If you think you can get an 'overview' of any philosopher's thought, then, you don't actually know Hegel's thought.
or don't agree with it, as the case may be
The trash.
Spotted a major problem within about a minute:
>Maybe Timaeus as well, which alludes to the Republic. Other than that, the rest are great from a certain philosophic perspective, but maybe not so essential to someone who'd just like familiarity.
Timaeus is at least as important as the Republic. It was in Western Europe the ONLY extent Plato dialogue up until the Renaissance, and Platonism really refers to the idea of forms in Timaeus up until the enlightenment. And the organicist idea of forms continually resurfaced through Schopenhauer and even the analytics with Whitehead.

I'm sure the rest of the archived post in there has some worth but it's just not academic and contains serious bullshit. I'm pretty sure it's like an amalgam of other posts since parts look like they were written by me, but most of it I for sure wouldn't have written.

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I am new to Oxford World's Classics. Is this a good edition of Fitzgerald's translation? Is it annotated? I tried checking out on Amazon but the 'Look inside' button won't work for some reason.

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it's fine, but ideally i'd read someone who keeps the metre, though.
also, NEVER pick pope
Don't ever read Pope or Chapman, because the only retention of Homer is in the events detailed: there is no attempt to channel the Greek into English or to maintain a Homeric style or meter.

Read either Lattimore or Verity, but preferably the latter.
Keep in mind that OWC books have endnotes instead of footnotes.
I did think it was odd that a poem had no rhyme or meter but I feel that preserving descriptions accurate to the original text is more important than having it sound nicer when declaimed. In that case is Fagles or Fitzgerald superior? Ir is there another translator better than both in that regard?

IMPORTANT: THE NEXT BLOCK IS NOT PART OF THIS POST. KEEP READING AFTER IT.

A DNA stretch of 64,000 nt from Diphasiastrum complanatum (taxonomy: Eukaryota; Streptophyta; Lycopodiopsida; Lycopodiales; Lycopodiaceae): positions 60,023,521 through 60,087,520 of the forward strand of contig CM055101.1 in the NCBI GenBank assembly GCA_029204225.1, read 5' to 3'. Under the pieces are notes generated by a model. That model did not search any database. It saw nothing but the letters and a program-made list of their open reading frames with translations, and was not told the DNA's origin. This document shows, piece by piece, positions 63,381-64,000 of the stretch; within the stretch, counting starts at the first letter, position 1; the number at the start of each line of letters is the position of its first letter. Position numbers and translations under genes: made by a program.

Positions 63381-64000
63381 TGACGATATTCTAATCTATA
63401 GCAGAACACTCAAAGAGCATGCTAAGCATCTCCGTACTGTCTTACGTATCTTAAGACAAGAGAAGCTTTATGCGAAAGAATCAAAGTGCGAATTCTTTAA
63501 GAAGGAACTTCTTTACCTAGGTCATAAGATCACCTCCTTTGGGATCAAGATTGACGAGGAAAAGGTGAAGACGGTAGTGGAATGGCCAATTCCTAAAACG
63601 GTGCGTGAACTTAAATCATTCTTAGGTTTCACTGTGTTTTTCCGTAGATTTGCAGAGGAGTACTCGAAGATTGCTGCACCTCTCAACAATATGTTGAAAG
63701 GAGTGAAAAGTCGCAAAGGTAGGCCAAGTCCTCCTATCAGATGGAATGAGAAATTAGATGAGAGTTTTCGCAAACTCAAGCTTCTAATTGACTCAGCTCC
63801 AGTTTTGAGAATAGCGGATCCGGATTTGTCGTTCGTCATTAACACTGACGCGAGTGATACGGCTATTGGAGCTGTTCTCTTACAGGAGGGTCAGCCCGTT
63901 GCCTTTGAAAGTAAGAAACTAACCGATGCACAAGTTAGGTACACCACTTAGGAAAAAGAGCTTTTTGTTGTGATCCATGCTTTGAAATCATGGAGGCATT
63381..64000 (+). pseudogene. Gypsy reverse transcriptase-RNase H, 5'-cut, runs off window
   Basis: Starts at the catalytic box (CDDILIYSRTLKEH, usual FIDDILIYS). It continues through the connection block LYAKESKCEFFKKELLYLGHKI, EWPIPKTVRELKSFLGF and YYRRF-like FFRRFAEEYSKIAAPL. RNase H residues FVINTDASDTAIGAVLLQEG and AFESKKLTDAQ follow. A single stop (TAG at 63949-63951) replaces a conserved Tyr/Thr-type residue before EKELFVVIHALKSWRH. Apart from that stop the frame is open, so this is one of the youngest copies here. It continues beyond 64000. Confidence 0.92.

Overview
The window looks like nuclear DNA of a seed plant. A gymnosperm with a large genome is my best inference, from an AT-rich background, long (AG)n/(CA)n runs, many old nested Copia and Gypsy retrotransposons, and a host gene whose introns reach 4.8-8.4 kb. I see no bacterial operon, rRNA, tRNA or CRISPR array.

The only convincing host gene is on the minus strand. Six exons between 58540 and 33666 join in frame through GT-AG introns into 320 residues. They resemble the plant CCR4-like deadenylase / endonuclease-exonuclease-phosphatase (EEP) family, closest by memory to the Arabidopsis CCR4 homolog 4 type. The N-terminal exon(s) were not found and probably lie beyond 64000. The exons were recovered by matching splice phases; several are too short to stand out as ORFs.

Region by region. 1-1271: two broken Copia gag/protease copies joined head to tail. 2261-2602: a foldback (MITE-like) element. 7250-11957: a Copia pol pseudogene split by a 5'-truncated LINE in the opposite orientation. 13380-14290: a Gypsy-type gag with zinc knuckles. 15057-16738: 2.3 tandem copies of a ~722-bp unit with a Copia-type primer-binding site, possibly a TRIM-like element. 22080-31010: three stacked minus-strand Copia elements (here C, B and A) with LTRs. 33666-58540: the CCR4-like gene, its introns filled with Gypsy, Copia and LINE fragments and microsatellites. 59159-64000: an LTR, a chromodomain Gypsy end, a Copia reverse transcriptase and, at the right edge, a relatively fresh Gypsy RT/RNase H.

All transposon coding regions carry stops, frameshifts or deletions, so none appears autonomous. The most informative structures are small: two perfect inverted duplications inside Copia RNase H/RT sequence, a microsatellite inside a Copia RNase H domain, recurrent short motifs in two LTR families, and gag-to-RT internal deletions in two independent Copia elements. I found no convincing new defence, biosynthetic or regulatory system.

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>endnotes instead of footnotes.

Are endnotes more helpful if you're using the book as a reference guide? Or is it to keep the pages neater?

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Post an image, get a book recommendation
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Dune, obviously
was expecting a sissy hypno gif
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read it

and please don't tell me to read the sequels

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Hi, if anyone is bored or lonely here on this fine earth we have a chat for talking about books and various things such as philosophy or music.

tinychat com / 4chanlit

come join
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This is now a painting thread.

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Who is the best writer of our generation and why is it John Green?
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He has interesting ideas but he misunderstands them and sucks at communicating. And he can't write for shit.
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Somebody should have fucking stopped him, even one of those 'friends' of his could have told Sarah that the creepy guy is asking her out
But it's too late now

He has multiplied
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haha that's actually pretty funny and clever